November 13, 2020

Hello out there!
A new era in American history is dawning. A woman of color-- and her Jewish husband-- are moving into the vice president’s residence! (WOOHOO!!) VP-elect Harris shared the importance of this historic election in her acceptance speech: “While I may be the first woman in this office, I won’t be the last. Because every little girl watching tonight sees that this is a country of possibilities.” It’s not only little girls who see that—it’s all of us!  Soon after the election, my Facebook feed was filled with pictures of high heeled shoes and the caption, “Make sure to wear shoes, ladies. There’s glass everywhere.” A previously unreachable glass ceiling was shattered!

On the day after the winners were announced, this article was published in the New York Times: “Kamala Harris in a White Suit, Dressing for History.” It referred to the outfit she wore for her acceptance speech—a white pant suit and a white silky blouse with a big bow. The subtitle of the article says it all: “This wasn’t about fashion, it was about politics, past and future.” The article begins, “On Saturday night, when Kamala Harris stepped onto the stage and into history at the Chase Center in Wilmington, Del., she did so in full recognition of the weight of the moment, and in full acknowledgment of all who came before.” To stand proudly for the grand occasion, she wore “two garments that have been alternately fraught and celebrated symbols of women’s rights for decades.” The article explains the significance of her clothing that night. First, the pant suit as “a nod to the struggle to break the final glass ceiling, stretching from the suffragists through Geraldine Ferraro, Hillary Clinton, Nancy Pelosi and the women of Congress… [and] now, finally, transformed into a beacon of achievement.” As for the so-called “pussy-bow blouse,” it was worn as part of Margaret Thatcher’s uniform, as well as by many women surrounded by men in ties. (For a Trump-era meaning attached to this style, I’ll let you read the full article here.)

We all present ourselves—intentionally or unintentionally-- by choosing an appearance that reveals something about our mindset and our goals. The appearance of the first female VP in our country’s history will be scrutinized. No doubt, “the details — the pearls, the pumps, the sneakers — will matter…” because our nation will be very curious to see how a woman plays the role of vice president. As we’ve already seen with her love of Converse sneakers, our new VP is planning to move swiftly, efficiently, and comfortably. I say, “good for her!”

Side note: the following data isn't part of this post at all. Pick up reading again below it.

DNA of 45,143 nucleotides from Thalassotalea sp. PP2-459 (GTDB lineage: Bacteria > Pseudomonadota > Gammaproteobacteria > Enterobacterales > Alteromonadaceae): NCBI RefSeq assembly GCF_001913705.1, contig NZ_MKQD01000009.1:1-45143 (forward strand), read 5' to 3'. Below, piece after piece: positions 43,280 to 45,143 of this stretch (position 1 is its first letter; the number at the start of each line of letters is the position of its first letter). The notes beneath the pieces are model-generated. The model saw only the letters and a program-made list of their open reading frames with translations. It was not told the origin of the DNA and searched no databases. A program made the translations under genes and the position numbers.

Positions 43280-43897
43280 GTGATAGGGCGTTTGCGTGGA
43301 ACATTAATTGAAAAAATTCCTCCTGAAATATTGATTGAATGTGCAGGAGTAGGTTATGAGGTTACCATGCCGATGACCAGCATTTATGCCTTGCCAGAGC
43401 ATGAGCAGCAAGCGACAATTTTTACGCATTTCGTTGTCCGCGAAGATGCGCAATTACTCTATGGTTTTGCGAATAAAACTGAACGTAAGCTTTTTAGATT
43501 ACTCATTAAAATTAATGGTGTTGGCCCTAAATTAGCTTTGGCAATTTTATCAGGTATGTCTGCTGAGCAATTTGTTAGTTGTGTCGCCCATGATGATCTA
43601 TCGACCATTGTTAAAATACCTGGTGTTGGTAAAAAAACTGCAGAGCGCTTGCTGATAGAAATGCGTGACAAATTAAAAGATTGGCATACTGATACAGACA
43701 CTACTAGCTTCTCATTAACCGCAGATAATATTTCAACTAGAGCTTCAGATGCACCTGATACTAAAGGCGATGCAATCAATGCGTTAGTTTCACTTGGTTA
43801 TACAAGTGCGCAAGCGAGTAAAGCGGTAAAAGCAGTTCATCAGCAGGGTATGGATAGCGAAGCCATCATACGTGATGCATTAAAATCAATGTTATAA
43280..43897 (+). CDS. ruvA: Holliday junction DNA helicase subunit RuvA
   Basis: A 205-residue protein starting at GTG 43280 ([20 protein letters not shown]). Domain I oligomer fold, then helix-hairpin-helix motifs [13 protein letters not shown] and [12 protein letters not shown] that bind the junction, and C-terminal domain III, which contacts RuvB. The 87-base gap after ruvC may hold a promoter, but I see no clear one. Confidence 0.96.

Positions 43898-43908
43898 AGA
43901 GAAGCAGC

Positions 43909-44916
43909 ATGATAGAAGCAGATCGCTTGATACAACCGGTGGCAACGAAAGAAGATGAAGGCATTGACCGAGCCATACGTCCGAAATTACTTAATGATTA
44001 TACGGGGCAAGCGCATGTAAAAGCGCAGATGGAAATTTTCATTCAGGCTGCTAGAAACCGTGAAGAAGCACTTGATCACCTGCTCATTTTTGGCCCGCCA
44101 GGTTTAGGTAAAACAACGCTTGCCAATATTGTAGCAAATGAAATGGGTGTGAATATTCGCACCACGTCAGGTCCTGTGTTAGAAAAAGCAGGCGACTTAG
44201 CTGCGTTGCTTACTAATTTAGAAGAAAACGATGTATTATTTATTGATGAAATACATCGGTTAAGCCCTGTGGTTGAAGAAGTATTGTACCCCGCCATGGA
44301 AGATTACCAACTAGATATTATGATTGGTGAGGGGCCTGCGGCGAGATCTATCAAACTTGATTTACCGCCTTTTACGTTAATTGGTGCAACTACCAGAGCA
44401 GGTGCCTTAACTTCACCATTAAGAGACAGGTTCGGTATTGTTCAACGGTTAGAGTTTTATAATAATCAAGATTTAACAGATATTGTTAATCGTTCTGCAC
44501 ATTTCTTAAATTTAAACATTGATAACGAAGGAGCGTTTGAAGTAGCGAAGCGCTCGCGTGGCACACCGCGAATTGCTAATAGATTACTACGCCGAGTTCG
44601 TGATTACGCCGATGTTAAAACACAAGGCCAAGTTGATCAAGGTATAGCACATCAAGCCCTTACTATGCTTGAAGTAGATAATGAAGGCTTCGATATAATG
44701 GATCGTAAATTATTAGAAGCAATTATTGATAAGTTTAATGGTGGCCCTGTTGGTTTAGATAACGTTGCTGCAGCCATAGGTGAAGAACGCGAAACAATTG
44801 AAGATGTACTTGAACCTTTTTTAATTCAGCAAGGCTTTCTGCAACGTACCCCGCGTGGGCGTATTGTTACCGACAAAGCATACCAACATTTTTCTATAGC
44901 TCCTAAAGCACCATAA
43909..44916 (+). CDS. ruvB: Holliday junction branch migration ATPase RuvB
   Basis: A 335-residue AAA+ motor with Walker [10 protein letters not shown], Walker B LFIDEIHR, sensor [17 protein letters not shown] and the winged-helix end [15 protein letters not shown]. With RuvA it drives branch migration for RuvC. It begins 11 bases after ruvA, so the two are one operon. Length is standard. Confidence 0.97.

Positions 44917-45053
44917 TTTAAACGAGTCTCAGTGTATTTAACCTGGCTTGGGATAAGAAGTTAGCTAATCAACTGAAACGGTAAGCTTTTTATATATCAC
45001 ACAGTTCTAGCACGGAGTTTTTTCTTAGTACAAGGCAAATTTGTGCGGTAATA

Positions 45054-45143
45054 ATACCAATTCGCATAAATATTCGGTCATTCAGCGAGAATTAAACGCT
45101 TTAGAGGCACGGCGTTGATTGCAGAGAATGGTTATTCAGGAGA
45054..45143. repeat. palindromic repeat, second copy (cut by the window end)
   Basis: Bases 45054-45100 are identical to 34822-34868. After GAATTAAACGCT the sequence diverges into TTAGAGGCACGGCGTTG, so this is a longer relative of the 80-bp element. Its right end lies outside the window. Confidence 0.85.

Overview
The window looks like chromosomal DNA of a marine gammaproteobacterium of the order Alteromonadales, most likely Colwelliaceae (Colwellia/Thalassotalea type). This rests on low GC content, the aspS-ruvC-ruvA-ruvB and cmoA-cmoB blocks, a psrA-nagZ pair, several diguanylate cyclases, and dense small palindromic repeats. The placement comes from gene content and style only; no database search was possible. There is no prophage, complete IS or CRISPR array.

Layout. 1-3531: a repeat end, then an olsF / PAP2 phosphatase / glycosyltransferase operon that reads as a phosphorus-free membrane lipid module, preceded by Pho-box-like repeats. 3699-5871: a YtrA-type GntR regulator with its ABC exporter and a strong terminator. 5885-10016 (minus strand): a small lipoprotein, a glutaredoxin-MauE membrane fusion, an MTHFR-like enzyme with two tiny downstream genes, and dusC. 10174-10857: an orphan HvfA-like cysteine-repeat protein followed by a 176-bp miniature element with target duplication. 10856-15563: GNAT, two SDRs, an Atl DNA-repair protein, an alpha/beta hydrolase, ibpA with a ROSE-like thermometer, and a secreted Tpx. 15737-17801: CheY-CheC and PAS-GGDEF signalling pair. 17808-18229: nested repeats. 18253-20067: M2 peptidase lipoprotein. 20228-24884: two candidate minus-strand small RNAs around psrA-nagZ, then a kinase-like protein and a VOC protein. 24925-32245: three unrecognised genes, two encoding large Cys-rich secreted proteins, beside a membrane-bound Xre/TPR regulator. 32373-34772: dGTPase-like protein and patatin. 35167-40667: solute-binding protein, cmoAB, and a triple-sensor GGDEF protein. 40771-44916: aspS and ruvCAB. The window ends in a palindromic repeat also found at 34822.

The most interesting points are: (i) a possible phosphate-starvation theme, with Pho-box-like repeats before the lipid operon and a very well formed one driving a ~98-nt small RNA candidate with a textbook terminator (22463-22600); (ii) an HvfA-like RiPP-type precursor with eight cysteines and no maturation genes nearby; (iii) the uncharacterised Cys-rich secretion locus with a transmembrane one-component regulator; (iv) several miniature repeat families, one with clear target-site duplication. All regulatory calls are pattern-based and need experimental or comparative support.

And while our new vice president-elect has decided what to wear throughout her pandemic-campaign, fashion—or lack thereof—has been a topic for all of us. What is fashion during a global pandemic? What rules apply or are suspended these days? Are there new fashion norms in an era of pandemic-chic? 

I particularly appreciated this recent article in the New York Times, titled, “Is This the End of the Manicure?” I will admit—but only to you—that I have wondered about this very issue: “As our socially distant way of life begins to feel normal, so, too, do naked nails.” How is this possible?? My toe nails had not seen the light of day for decades… until an international pandemic forced them into fresh air and direct sunlight. At the beginning of the pandemic, I worried about what might happen if people caught even a teensy weensy glimpse of my bare toe nails. But I decided that in the midst of an international catastrophe, I could be forgiven for their nudity. Eight months later, it is starting to feel rather new-normal. If you had told me back in March that my toe nails would not be polished… and that we’d have a woman vice president… I would never have believed you!

Shabbat shalom!
Rabbi Jessica Zimmerman Graf

Kabbalat Shabbat
Friday, November 13, 6 pm

Rabbi Abby Phelps and Cantor Toby Glaser lead Friday night Shabbat services.
Torah Study
Saturday, November 14, 9:15 am

Rabbi Abby Phelps will lead a conversation on this week's Torah portion.
Update on COVID-19 Vaccines
Dr. Jeremy Rassen and Dr. Jonathan Graf
Monday, November 16, 5 pm

Join us for a discussion of the latest COVID-19 news on vaccines.
Dr. Jeremy Rassen trained as an epidemiologist and computer scientist, and is currently Chief Science Officer at Aetion, Inc., where he uses data to examine the safety and effectiveness of COVID-19 treatments and vaccines. Our host, Dr. Jonathan Graf is a professor of medicine at UCSF and a practicing internist and rheumatologist at Zuckerberg San Francisco General and UCSF Medical Centers.